By Rachel Steele, School Choral Specialist (This post has been updated to include new 2015-2016 information, but was first posted on Dec. 1st, 2014)
A few months ago, my colleague in the instrumental department, Ken Tilger, wrote a post about how that department picks the items for their promotions. Not to be outdone, I’d like to take the opportunity to let you know how I and my partner in crime, Jen Sper, pick the items for our school choral promotions.
In late winter or early spring, publishers begin to send us their new releases for fall. We get stacks of music (with demo CDs) to review from Hal Leonard (includig Shawnee, Walton, Boosey & Hawkes, G. Schirmer, Pavane, Fred Bock etc.), Alfred (including Lawson-Gould), Lorenz (including Santa Barbara and Heritage), Carl Fischer (including BriLee), Hinshaw, Alliance, Chorister’s Guild and a few other smaller publishers. If you are thinking “Wow, that is quite a bit of music,” you’d be correct. In fact, if you assign each piece an average listening/evaluation time of 3.5 minutes, we spend about 2,200 minutes, or 48 hours, or 6 full working days (no lunch or potty breaks!) listening to more than 800 new releases. For more data on our listening, scroll to the bottom.
When we listen, we’re not only keeping an ear out for our in-house promotions, but also for selections for our clinics (such as Stanton’s Super Session and Excellence in Choral Literature), OMEA Large Group Select Suggestions, and even music for Christmas, graduation and other special occasions.
Jen and I sit with the octavo in front of us and listen to every single selection from beginning to end. We write our impressions, usually just a few choice words or phrases, into a massive spreadsheet that we keep for review purposes. After this, a piece goes into either the “no” or the “maybe” pile. Our “no” pile is quite a bit larger than our “maybe” pile. We consider it a good release if 25-30% of a publisher’s titles end up in the “maybe” category.
Now that we’ve combed through the riff-raff, it’s time to consider the balance of our selections for our in-house promotions. We sort our “maybe” pile by voicing, and then by genre. Just like good concert programing, we are looking for a variety of styles – current pop, classic pop, Broadway, folk songs, original compositions, spirituals, world/multi-cultural, holiday music and various foreign languages.
Now it’s time to play through selections at the piano. We grab a genre and play through, looking for things like:
1. Is it well written/voiced in all parts?
2. What can teachers teach or students learn from working on this piece?
3. Is it enjoyable to sing/play/teach?
4. Is it appropriate for school?
5. Will it appeal to a wide variety of customers?
6. If the song is available in multiple voicings, is one better than the other? Why?
The answers to these questions will usually make our choices pretty clear, and then it’s time to make our lists, contact our clinicians, and design the actual promotional materials that you receive in your mailbox!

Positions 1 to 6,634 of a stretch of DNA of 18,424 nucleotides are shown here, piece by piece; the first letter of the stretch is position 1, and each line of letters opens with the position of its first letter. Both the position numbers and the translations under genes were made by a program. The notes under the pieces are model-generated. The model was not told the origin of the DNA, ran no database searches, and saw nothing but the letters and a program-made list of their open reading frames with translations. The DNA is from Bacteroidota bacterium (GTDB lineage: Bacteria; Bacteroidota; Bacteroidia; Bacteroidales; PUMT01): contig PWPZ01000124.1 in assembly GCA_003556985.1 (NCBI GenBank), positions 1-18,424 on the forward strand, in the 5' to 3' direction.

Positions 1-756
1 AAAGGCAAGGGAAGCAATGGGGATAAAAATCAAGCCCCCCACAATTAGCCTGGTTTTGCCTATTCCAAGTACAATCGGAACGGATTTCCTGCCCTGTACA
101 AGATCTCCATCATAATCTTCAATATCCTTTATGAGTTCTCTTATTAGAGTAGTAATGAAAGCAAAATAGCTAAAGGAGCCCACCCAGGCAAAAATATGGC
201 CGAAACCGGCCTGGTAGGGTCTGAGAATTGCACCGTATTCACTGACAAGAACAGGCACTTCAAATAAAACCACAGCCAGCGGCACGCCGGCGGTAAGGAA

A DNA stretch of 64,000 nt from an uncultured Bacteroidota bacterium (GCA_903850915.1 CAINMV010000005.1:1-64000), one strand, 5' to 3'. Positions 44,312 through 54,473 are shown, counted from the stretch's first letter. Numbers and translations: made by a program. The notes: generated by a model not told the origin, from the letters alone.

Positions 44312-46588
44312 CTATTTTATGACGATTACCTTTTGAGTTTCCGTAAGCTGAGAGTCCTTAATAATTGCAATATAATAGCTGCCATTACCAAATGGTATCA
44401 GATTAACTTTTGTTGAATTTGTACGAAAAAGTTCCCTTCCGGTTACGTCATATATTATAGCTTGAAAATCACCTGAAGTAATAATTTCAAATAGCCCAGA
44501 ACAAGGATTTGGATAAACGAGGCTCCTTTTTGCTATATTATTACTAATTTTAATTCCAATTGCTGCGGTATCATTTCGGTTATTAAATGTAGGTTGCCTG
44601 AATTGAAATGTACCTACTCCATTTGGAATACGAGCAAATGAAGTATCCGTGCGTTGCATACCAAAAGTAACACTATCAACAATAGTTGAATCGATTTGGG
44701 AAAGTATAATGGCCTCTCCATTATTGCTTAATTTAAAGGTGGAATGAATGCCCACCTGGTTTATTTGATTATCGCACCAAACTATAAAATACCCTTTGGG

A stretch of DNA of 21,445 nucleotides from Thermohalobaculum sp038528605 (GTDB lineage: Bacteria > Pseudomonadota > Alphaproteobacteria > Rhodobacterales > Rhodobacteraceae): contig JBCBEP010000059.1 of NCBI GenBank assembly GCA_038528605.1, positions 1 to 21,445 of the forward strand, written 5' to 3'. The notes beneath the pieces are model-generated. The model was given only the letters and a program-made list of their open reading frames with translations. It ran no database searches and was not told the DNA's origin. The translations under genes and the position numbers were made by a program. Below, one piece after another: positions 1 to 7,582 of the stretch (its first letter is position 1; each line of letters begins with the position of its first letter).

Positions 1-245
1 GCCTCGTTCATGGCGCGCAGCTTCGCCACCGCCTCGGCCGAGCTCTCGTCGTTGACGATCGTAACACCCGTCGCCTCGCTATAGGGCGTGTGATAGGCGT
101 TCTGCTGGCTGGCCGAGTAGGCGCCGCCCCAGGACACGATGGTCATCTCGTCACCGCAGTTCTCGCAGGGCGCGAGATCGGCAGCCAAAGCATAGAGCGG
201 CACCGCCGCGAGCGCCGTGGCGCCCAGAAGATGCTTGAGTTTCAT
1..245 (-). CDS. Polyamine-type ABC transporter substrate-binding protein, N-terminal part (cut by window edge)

By the Numbers – This table shows the number of pieces that we promoted this year by publisher, and the percentage of their total offerings that we promoted. You’ll see that even those publishers with the highest percentage of promoted items rarely break the 30% mark.
Other Points of Interest
- Jen and I only look at promotions for school choral. We have two other people who work specifically on pieces for church choirs, and they have even more selections to listen to than we do!
- While it might sound like a cushy job to sit and listen to music for 8 hours a day, it can be mentally exhausting after a while.
- No, we don’t always agree, but you’d be amazed at how often 2 very opinionated people say the EXACT same thing about a particular piece.
- If there is something that one of us truly believes is worth fighting for, the other one will generally give in.
- The best part about the process is discovering a new piece that is just amazing! This year, our greatest discovery was the promotion from Chorister’s Guild. Traditionally a sacred music publisher, 2015 marked their first school release, entitled “Sing!” from editor Mary Lynn Lightfoot. As you can see from our percentages above, we LOVED IT!!!
We believe that devoting quite a bit of time and effort to this process is very important. The 75 or so selections that make the cut are things that we recommend to you, our valued customers, for the entire school year. If you have questions about this process (or would like some recommendations), please feel free to give us a call at 1-800-42-MUSIC, ext. 1.
Rachel Steele has been working in the choral department at Stanton’s since 2013. She previously taught middle school and high school band and choir for 13 years, and holds a bachelor’s and a master’s degree in music education from The Ohio State University. Currently a member of the Heisey Wind Ensemble and a musician at Epiphany Lutheran Church (Pickerington, OH,) Rachel also enjoys reading, sewing, baking and the Pittsburgh Steelers!